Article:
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When a Loved One Does Not Take Their Medication

Medication nonadherence, Psychiatric Medication Nonadherence Psychiatric Medication Nonadherence, Medication Management

When a patient follows the medication recommendations of their doctor, this is called medication adherence. In an ideal world, the doctor prescribes medication, and the patient follows through with purchasing the prescription, taking it as prescribed, and renewing it as needed. In reality, medication adherence rates are lower than they should be.

According to an article in U.S. Pharmacist, “adherence rates of 80% or more are needed for optimal therapeutic efficacy,” but actual adherence rates are more like 50%. Why does this matter? Because “Nonadherence can account for up to 50% of treatment failures, around 125,000 deaths, and up to 25% of hospitalizations each year in the United States.”

Why don’t more people take their medications as prescribed? For a variety of reasons, some of which may be beyond their control.

Unintentional Nonadherence

Some patients want to follow their prescription but end up off track. This can happen for several reasons:

  • Miscommunication with their providers about the treatment plan
  • Problems accessing prescriptions, perhaps due to cost or high demand
  • Problems remembering to take the medication

If you think a loved one is not taking their medication as prescribed, talk with them about these possible reasons. Maybe you can go with them to their next appointment and make sure you both understand the regimen the doctor is recommending. You may also be able to help your loved one pay for medications or handle insurance claims. Once your loved one has the medications they’ve been prescribed, help them come up with a system for remembering to take each dose at the correct time and in the correct manner (with or without food, for example).

Intentional Nonadherence

Sometimes patients have the capacity to follow their prescriptions but choose not to do so. The American Medical Association reviews the primary motivations for this kind of nonadherence.

  • Fear of side effects – this fear may come from the fine print on the label or from the stories a person has heard from friends who take the same medication
  • Feeling overwhelmed – when a person has too many medications, they can start to feel overwhelmed and choose to opt out of some of them
  • Lack of symptoms – if the patient doesn’t immediately notice improvement, or if they don’t fully understand how the medication is helping them, they may decide they no longer need to take it
  • Mistrust – patients may worry that their doctor is overprescribing medications just to get kickback from pharmaceutical companies; older patients may be especially prone to believing conspiracy theories or mistrusting doctors in general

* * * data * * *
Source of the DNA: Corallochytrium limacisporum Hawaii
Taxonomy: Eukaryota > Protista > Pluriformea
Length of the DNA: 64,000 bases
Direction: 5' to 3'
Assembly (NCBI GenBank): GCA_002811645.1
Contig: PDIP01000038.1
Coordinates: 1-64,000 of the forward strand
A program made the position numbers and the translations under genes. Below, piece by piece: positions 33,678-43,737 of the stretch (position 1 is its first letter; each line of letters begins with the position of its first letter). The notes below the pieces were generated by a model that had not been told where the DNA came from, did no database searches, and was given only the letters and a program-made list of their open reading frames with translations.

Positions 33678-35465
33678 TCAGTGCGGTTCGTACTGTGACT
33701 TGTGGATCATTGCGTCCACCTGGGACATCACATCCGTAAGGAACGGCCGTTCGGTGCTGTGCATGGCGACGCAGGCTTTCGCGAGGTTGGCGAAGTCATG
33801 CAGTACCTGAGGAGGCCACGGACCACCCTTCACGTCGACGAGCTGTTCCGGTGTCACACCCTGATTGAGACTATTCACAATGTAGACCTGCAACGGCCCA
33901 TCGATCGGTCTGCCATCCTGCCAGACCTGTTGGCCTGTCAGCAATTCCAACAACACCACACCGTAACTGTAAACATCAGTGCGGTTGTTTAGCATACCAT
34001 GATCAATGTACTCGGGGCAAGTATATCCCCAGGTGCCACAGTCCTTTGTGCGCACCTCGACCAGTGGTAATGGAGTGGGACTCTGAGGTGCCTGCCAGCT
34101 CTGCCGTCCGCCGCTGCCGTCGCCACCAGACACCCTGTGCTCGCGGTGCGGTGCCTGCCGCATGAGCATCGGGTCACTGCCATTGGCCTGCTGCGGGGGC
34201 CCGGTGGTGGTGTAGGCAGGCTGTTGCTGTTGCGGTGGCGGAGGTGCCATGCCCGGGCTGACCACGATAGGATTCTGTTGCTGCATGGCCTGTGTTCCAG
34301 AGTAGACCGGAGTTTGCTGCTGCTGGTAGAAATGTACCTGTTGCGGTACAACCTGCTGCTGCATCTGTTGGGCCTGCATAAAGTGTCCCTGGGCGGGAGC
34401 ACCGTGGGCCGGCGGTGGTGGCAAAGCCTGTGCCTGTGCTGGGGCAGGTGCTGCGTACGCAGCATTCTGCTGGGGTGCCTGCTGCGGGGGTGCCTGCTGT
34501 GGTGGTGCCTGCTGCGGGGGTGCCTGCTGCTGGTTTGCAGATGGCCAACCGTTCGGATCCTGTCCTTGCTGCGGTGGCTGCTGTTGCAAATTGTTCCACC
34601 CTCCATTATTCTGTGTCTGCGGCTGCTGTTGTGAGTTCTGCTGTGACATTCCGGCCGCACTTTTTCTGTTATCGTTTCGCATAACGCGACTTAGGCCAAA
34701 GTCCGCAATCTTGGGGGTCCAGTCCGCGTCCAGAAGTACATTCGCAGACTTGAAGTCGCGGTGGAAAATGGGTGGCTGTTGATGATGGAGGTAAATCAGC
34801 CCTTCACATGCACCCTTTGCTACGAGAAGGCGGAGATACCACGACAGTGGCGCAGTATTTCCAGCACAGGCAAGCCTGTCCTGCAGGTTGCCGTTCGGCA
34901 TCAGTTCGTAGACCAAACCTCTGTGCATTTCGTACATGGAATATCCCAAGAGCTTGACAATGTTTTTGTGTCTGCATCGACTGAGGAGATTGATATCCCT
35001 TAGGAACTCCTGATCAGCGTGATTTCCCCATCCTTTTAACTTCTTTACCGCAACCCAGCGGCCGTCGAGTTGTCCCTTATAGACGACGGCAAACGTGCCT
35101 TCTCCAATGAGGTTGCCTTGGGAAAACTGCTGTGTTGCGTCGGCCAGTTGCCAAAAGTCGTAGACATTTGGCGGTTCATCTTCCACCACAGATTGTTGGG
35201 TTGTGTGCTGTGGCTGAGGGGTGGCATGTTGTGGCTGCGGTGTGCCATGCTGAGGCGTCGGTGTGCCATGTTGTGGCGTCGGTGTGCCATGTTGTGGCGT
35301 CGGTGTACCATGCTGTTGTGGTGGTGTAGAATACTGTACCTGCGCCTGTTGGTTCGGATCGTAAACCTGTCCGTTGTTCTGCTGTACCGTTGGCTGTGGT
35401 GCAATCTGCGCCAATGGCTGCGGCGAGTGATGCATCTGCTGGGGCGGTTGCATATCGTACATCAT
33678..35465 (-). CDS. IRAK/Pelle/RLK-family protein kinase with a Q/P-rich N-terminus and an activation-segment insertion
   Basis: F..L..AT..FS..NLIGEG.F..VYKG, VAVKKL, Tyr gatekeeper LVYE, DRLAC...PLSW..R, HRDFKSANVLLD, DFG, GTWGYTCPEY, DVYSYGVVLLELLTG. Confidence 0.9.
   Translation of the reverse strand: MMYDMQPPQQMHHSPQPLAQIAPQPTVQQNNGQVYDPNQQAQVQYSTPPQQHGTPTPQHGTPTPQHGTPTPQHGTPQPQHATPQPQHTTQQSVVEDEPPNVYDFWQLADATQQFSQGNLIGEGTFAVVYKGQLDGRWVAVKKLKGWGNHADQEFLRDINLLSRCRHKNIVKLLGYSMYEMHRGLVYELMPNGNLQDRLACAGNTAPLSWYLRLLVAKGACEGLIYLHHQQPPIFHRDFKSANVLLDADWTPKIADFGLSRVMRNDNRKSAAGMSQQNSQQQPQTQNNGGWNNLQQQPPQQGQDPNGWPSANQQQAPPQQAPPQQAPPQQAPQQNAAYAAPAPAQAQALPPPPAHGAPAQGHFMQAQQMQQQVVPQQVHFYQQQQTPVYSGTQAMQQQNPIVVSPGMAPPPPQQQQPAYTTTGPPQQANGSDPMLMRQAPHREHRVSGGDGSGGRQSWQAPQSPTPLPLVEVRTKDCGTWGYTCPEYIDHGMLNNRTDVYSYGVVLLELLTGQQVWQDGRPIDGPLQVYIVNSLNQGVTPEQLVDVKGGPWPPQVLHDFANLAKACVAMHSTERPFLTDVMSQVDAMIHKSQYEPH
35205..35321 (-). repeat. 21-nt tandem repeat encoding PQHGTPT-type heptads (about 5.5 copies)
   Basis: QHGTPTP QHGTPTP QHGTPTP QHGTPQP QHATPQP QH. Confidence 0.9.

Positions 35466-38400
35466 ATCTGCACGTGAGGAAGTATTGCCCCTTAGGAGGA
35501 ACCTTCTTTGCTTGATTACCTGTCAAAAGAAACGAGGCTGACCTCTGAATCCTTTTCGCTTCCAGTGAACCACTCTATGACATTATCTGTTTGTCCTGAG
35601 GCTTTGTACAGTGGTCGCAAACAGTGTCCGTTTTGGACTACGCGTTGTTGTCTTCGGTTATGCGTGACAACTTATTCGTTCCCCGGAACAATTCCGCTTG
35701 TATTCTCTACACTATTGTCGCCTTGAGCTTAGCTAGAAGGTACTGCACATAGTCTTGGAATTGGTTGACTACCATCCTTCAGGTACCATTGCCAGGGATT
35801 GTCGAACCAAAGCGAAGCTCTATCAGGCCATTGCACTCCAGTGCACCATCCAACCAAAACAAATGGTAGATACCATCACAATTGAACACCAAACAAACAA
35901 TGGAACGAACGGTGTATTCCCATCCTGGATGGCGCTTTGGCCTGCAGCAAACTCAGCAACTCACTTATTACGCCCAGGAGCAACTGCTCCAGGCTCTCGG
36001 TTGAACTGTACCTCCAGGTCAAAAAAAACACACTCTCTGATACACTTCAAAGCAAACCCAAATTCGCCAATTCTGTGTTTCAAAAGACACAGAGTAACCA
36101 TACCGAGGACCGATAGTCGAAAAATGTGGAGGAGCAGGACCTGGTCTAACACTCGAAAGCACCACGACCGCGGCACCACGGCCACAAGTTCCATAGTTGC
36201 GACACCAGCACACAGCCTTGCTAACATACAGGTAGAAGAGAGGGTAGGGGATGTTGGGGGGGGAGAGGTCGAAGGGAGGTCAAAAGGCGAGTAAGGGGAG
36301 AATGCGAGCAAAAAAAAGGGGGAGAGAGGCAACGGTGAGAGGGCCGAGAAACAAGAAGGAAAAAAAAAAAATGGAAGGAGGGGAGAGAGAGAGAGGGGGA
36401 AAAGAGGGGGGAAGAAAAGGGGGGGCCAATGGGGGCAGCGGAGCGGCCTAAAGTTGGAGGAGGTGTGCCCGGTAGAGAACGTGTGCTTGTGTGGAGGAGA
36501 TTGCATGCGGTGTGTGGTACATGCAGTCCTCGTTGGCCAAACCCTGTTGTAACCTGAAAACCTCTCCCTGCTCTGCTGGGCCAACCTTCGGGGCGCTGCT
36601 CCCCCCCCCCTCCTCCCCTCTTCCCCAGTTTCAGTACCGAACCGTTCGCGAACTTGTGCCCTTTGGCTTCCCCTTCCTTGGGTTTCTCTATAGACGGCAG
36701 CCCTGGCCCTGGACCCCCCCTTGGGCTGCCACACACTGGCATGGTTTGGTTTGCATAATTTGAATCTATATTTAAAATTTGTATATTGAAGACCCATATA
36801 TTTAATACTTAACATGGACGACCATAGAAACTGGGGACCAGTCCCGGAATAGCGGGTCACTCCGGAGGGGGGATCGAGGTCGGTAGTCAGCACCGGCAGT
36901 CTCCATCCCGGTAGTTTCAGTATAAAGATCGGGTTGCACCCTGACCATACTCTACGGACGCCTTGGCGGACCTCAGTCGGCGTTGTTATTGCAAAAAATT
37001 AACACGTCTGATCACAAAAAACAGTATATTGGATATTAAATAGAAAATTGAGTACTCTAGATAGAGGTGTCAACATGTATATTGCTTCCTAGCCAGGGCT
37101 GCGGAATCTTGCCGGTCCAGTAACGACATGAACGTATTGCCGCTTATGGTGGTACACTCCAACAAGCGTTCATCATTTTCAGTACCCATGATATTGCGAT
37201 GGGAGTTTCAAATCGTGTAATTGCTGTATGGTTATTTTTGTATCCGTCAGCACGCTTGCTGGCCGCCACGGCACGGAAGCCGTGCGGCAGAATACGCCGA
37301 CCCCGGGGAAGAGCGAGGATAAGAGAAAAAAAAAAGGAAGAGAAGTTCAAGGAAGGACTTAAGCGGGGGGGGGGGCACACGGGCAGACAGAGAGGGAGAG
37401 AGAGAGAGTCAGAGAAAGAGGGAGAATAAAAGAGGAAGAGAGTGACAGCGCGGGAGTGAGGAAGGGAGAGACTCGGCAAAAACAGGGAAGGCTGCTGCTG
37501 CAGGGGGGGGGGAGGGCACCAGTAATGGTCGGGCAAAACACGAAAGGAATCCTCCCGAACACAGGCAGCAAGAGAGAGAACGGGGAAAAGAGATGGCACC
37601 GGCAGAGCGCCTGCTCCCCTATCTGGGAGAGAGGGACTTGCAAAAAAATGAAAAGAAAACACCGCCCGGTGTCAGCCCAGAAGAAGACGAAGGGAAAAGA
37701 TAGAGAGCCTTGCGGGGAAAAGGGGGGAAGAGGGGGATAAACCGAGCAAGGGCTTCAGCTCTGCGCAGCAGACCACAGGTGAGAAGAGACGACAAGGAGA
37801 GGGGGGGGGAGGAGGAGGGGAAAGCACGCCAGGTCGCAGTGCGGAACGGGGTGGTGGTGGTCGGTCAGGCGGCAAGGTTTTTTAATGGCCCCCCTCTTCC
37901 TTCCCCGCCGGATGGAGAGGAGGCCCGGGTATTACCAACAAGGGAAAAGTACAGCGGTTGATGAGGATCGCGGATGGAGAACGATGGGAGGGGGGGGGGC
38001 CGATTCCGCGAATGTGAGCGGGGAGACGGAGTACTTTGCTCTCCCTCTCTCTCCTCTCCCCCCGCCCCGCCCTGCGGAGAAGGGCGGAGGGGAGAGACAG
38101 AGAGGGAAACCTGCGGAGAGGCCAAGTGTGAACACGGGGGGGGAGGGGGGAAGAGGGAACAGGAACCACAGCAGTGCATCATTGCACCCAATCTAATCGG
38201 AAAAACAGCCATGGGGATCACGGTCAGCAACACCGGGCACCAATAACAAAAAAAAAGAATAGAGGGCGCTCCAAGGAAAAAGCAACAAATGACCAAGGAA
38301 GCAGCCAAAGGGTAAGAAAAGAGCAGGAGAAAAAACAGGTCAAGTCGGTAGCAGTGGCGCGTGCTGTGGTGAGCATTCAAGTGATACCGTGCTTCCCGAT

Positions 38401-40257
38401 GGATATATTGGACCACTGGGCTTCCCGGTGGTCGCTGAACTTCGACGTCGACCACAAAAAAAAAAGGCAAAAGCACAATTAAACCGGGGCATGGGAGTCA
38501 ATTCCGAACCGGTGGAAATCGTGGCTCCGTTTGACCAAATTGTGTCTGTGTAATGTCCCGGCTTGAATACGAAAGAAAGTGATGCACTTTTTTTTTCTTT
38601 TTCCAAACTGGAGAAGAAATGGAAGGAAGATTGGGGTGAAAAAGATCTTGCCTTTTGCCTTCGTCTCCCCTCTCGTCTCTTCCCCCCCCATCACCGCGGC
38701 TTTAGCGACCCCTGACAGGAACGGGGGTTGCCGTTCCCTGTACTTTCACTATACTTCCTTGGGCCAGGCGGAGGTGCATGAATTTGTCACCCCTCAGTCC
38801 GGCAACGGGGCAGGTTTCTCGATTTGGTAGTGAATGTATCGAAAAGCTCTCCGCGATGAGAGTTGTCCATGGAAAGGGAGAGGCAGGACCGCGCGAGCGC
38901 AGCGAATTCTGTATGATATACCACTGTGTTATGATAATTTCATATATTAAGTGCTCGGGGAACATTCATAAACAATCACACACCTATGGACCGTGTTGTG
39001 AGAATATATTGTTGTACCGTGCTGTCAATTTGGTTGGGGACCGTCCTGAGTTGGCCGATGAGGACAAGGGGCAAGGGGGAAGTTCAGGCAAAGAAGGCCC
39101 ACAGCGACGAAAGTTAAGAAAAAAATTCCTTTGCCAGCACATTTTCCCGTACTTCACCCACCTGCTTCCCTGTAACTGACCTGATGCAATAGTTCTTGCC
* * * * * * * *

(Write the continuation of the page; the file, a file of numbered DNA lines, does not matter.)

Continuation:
• Depression – people who suffer from depression are less likely to take their medications

If you believe your loved one is refusing to take medication based on any of the above reasons, talk with them and encourage them to talk with their doctor. Doctors should be aware of how many medications their patients are taking, and they may be able to help streamline the necessary medications so patients don’t feel so overwhelmed. Doctors can also explain how chronic medications work–that they take time to have an effect.

If your loved one is depressed or suffering from another mental health issue, remind them that they are not alone. You can also encourage them to reach out to a treatment center like Raleigh Oaks to address their depression in a holistic way.

Psychiatric Medication Nonadherence

While medication nonadherence for chronic illness affects at least half the population, nonadherence for those with psychiatric disorders is even higher. According to Psychiatric Times, “At least 61% of patients with schizophrenia, 57% of patients with bipolar disorder, and 52% of patients with depression had problems with adherence. Even with depot medications, many patients are treatment-nonadherent within one year.”

The danger of not taking medication for a psychiatric disorder is that the condition will worsen and could seriously affect quality of life and relationships with loved ones. At its worst, untreated psychiatric disorders could lead to self-harming behaviors and suicide.

Medication Management at Raleigh Oaks

Here at our facility in Garner, NC, we understand how worrying it can be to take medication. Anxieties about cost, access, side effects, and more can be difficult to navigate, but we can help. If you’re struggling with a mental health disorder, we can help. Our professional team will provide a thorough assessment, including a review of all current medications, and then work with you to adjust your medication schedule so that it works for you. We will help you manage the medications and understand why and how they benefit you. Contact our admissions team today to learn more.

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